IN SARS AFTERMATH, THE WHO'S IN CHARGE



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Last Updated

13 Jul 2003

Source: Los Angeles Times, July 13, 2003

THE WORLD

In SARS Aftermath, the WHO's in Charge

The health monitor's 'revolutionary' use of travel warnings to tame the outbreak has given the once-plodding bureaucracy new might.

By Charles Piller, Times Staff Writer

GENEVA The doctors and scientists begin at 9 a.m. sharp, filing into room M405 at the World Health Organization's headquarters. They crowd around a conference table surrounded by computers churning the latest data on diseases from every corner of the globe.

This is the daily outbreak meeting, and the first case for discussion is an unknown fever in South Asia that has killed 34 children with severe diarrhea and convulsions. There are nods of concern, but not alarm. They move on to the next cases: 46 deaths from yellow fever in northern Africa, one from encephalitis in Asia, then plague in Africa. "All bubonic, due to flea bites," notes one man. It's only a local scourge.

The team is searching for a particular pattern of lethality and cross-border virulence the alarming confluence they found in SARS. Such a disease rarely emerges, but when it does, this outbreak nerve center can trigger a new kind of power that transcends politics and armies.

During the unsettling weeks of the SARS outbreak, which infected 8,437 people and killed 813, the WHO issued a series of unprecedented warnings against travel to Toronto, Hong Kong, Taiwan and parts of China. The moves helped freeze SARS in its tracks, but they also drained away billons of dollars in lost trade and tourism.

Using this seemingly innocuous tool, the agency was able to force nations to take drastic public-health actions out of fear of the ultimate penalty in an interconnected world isolation.

Now, in the aftermath of the outbreak, the WHO once considered a weak and plodding bureaucracy finds itself in the unlikely position of being an imposing world force able to shake economies and rattle even the most recalcitrant governments.

"The manner in which the SARS outbreak was handled borders on the revolutionary," said David P. Fidler, an international-law expert at Indiana University.

It is a transformation, however, that has also brought swift and withering criticism.

Some of the countries most severely affected by the travel warning have bristled at the use of so harsh a tool when they believed they had their own means to control SARS, or severe acute respiratory syndrome.

Allison McGeer, a leading Toronto infectious-disease specialist who is also a recovered SARS patient, said the disease might have waned on its own, following a seasonal pattern like other coronaviruses fading during summer, resurfacing when cold weather drives people inside and promotes transmission

Others, such as Su Yi-ren, chief of the Taiwan Center for Disease Control, complained that the WHO acted rashly and unfairly brutally depressing economies, showing leniency to some countries while cracking down on others.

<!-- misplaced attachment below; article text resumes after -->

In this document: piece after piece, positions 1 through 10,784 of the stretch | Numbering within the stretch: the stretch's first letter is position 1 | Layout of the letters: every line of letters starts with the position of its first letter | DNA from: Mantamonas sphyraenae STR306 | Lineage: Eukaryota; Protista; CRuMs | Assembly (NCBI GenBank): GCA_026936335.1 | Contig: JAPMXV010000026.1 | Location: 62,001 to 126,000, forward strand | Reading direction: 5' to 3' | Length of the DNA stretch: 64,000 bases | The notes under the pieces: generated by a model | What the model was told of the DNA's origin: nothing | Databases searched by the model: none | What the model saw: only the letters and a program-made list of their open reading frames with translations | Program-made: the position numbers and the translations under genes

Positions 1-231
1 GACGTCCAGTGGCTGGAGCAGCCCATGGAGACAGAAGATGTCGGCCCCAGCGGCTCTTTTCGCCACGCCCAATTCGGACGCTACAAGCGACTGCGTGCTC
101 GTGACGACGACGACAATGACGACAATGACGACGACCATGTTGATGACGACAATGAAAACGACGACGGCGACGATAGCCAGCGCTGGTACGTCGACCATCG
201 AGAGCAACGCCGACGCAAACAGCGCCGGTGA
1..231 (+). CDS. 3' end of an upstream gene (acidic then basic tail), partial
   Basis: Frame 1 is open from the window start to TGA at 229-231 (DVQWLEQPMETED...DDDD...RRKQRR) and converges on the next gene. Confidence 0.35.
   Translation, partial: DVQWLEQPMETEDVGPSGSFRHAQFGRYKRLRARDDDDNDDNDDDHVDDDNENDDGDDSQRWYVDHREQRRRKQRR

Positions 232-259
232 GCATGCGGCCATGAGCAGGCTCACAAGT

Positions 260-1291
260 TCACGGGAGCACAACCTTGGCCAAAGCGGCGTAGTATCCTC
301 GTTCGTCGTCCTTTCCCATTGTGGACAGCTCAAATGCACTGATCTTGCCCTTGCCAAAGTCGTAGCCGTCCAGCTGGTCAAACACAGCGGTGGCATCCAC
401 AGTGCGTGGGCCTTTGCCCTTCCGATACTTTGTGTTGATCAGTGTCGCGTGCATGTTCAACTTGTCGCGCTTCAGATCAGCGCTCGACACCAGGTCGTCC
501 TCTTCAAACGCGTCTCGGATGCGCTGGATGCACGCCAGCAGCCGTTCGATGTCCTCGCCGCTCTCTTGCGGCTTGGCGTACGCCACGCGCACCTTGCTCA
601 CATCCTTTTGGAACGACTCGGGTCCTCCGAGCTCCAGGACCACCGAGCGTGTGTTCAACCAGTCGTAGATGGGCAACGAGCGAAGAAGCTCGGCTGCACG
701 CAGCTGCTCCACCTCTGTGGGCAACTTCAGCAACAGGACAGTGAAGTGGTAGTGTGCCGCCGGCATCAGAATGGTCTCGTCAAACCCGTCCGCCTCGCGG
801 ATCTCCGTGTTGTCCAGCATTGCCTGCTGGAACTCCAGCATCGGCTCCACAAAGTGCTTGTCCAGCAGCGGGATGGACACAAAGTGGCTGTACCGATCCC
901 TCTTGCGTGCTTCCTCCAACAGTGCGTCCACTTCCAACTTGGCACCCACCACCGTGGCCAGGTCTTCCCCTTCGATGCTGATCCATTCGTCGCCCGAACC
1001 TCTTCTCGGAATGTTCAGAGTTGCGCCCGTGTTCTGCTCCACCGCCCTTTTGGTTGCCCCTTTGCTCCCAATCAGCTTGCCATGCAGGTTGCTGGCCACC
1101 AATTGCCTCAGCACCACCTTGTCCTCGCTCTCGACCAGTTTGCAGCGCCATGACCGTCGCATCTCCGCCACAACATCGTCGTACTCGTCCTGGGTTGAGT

"The panic created by this kind of travel advisory may be bigger than the real problem," Su said.

But the WHO's supporters say its actions are crucial an era of deadly emerging diseases that can span the globe in hours.

For scientists whose world revolves around the memory of such devastating pandemics as the 1918 Spanish flu, the Hong Kong flu of the late 1960s and AIDS, the power to spare millions requires little justification.

"This role is one we have to take on," said WHO Director-General Gro Harlem Brundtland. "There is no alternative."

Brundtland, a diminutive 64-year-old dynamo, has led the far-flung agency's 14,000 staff members in 147 countries for five years, providing the force behind the WHO's transformation.

As former prime minister of Norway, she brought prestige to an organization that had settled into a bureaucratic malaise, buffeted by demanding and inflexible member states.

The United Nations established the WHO in 1948 after the horrors of World War II and the medical advances they prompted. The agency's early years were focused on smallpox eradicated in 1980 after a global vaccination campaign.

The agency also played a key role in fighting polio and immunizing millions of children against killers such as measles.

More Talk Than Action

But in the 1980s and 1990s, the agency had fallen prey to the stodgy bureaucracy that had rendered other international agencies ineffective or irrelevant. Perennially short of funds, the WHO became known more for talking than acting. It set lofty goals to reduce rising death tolls from the intractable problems of malaria, tuberculosis and AIDS. Those epidemics have worsened in many areas of the world.

Brundtland vowed to streamline and focus the organization on major health problems: tobacco, AIDS and emerging diseases. As her five-year term as director-general ends this month, Brundtland's efforts are finally bearing fruit.

The WHO has pushed through a landmark tobacco convention that curbs tobacco promotion, sets indoor air standards and promotes legislation to reduce smuggling.

But Brundtland's tenure will undoubtedly be remembered for her handling of SARS.